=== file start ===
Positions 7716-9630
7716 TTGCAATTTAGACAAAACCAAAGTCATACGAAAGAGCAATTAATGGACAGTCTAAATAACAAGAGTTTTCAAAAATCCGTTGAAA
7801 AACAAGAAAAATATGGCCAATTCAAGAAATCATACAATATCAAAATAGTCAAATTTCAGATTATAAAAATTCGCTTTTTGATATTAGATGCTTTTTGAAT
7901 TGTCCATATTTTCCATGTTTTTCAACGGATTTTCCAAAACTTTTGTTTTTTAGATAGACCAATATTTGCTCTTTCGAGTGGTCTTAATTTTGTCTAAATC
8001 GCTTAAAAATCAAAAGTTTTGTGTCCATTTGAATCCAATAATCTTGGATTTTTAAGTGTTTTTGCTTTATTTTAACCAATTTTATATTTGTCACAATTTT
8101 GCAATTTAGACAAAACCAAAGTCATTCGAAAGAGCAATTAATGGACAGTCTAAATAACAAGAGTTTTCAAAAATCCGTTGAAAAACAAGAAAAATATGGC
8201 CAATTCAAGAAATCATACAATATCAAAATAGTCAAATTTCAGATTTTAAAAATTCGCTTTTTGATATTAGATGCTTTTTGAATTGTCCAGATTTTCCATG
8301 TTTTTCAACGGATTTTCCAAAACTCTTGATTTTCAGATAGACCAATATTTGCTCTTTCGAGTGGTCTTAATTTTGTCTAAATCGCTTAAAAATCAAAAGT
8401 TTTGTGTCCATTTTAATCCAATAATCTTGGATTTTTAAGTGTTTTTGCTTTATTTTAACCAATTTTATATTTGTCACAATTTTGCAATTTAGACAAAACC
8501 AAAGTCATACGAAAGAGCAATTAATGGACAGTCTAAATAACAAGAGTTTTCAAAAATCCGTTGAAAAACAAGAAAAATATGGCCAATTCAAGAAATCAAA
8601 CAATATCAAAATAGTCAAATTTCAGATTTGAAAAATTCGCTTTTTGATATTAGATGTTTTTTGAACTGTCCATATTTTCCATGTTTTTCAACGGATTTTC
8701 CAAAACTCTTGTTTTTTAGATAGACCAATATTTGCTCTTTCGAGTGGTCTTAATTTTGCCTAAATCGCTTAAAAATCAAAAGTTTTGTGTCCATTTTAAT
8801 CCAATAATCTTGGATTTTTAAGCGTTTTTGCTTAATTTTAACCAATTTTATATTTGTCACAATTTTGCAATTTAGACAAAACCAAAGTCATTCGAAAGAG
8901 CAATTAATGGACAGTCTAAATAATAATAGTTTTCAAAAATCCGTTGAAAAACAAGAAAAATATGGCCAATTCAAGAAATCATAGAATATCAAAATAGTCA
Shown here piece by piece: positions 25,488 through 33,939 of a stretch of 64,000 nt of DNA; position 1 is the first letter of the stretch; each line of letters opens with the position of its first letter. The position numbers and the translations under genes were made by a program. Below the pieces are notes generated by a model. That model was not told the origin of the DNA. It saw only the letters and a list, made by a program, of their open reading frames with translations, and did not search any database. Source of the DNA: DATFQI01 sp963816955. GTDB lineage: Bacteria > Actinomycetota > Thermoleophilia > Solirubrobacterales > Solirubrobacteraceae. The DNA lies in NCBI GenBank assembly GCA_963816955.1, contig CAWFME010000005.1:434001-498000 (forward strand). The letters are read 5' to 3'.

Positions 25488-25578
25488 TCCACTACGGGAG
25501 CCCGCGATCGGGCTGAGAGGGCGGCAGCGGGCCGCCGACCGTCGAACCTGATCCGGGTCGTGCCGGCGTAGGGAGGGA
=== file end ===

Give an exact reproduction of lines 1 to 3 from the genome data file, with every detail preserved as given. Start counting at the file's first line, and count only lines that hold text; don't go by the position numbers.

Positions 7716-9630
7716 TTGCAATTTAGACAAAACCAAAGTCATACGAAAGAGCAATTAATGGACAGTCTAAATAACAAGAGTTTTCAAAAATCCGTTGAAA
7801 AACAAGAAAAATATGGCCAATTCAAGAAATCATACAATATCAAAATAGTCAAATTTCAGATTATAAAAATTCGCTTTTTGATATTAGATGCTTTTTGAAT